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I recently ran across some 3rd party C# code which does the following:

public int RecvByteDataFromPrinter(ref byte[] byteData)
{
    byte[] recvdata = new byte[1024];

    ///...fills recvdata array...   	

    byteData = recvdata;
    return SUCCESS;
}

What does the line "byteData = recvdata" actually do in this case?

It appears that the goal is to have byteData contain the contents of the recvdata array. However, I was under the impression that you would need to do an Array.Copy(...) operation in order for that to happen.

Is this actually modifying the byteData reference to point to the newly allocated array? If so, is that array guaranteed to stick around?

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As a side note.. You mentioned Array.Copy, which in most cases is fine, but when you are dealing with arrays of bytes and you want to avoid overhead of automagic boxing and unboxing you should consider Buffer.BlockCopy.. not really on topic but FYI –  Quintin Robinson Nov 19 '08 at 19:56

4 Answers 4

up vote 7 down vote accepted

Yes, because of ref - it does modify the reference passed. Stick around? you mean - not destroyed? Yes, it will not be GC'd because of a new reference. The old array (passed) might be GC'd though after this assignment if no more references...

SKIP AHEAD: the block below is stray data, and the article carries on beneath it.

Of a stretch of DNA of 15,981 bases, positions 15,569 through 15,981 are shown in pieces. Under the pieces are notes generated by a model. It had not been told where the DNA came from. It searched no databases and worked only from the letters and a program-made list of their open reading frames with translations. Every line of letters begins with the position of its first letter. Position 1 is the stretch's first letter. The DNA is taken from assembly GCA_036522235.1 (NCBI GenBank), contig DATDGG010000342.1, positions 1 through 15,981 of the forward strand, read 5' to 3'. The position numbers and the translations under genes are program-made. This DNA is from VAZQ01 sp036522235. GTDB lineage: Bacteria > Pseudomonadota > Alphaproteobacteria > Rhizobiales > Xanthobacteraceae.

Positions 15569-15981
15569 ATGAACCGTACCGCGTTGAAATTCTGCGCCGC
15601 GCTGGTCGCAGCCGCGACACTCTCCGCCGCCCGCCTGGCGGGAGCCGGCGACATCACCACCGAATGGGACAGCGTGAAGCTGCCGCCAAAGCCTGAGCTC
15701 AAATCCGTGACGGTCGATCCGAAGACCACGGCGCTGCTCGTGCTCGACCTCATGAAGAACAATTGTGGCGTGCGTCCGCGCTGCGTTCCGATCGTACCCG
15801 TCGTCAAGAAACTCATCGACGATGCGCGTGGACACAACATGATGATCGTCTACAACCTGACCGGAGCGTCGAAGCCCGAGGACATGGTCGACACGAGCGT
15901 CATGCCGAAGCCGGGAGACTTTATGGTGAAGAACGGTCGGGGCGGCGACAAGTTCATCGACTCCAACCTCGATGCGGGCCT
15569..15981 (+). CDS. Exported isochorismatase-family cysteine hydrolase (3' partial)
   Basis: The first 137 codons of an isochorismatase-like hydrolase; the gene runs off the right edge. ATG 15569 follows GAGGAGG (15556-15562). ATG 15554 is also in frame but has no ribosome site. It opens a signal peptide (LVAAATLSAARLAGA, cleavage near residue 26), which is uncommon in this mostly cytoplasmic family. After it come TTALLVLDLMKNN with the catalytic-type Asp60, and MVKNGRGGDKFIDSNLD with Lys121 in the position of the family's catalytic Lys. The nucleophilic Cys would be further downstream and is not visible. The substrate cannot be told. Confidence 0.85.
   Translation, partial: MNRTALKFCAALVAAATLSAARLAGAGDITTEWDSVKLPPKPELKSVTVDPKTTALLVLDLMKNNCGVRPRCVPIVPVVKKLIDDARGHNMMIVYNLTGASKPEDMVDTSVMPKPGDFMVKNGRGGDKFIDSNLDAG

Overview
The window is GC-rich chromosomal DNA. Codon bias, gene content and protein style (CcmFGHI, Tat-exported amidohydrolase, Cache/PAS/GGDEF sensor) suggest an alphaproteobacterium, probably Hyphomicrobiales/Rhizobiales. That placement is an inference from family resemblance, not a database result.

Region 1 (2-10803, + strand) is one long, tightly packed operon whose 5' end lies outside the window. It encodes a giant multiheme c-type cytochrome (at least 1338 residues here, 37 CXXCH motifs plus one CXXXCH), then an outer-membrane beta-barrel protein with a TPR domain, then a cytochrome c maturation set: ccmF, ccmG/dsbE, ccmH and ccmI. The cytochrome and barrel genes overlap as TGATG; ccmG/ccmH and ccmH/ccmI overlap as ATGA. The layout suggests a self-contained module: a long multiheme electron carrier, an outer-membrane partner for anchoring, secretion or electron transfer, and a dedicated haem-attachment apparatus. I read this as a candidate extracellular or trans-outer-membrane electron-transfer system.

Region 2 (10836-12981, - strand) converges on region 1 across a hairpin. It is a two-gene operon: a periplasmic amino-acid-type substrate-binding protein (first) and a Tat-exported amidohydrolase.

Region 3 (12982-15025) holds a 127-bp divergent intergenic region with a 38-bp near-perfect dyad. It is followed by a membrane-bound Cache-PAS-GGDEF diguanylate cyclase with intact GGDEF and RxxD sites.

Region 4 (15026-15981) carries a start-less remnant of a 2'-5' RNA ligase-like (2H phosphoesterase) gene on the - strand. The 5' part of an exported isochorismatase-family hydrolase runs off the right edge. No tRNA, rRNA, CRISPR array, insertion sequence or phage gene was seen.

Array.Copy will actually copy elements, then you don't need "ref", but this will be more time-consuming

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You guessed right, the assignment is modifying the byteData array reference to point to the newly allocated array (because of the 'ref' keyword). The callers of the function will "see" the contents of the recvData array (whatever was filled in there).

And yes, the array sticks around as long as there's one reference to it left (in this case, whatever array you passed along to this function).

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That code will assign the recvdata array reference to the byteData array reference. .NET will keep track of the assignment under the covers in its garbage collection logic so that the byte array that was originally assigned to recvdata will not go away underneath of you as long as byteData is in scope.

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The byteData reference will now be pointing at the recvdata array, giving it a root. It will "stick around" until all of its roots are gone (i.e. the called gets rid of the byteData object passed in) and it becomes a collection candidate. The original array object passed is is a candidate for collection as soon as the method returns.

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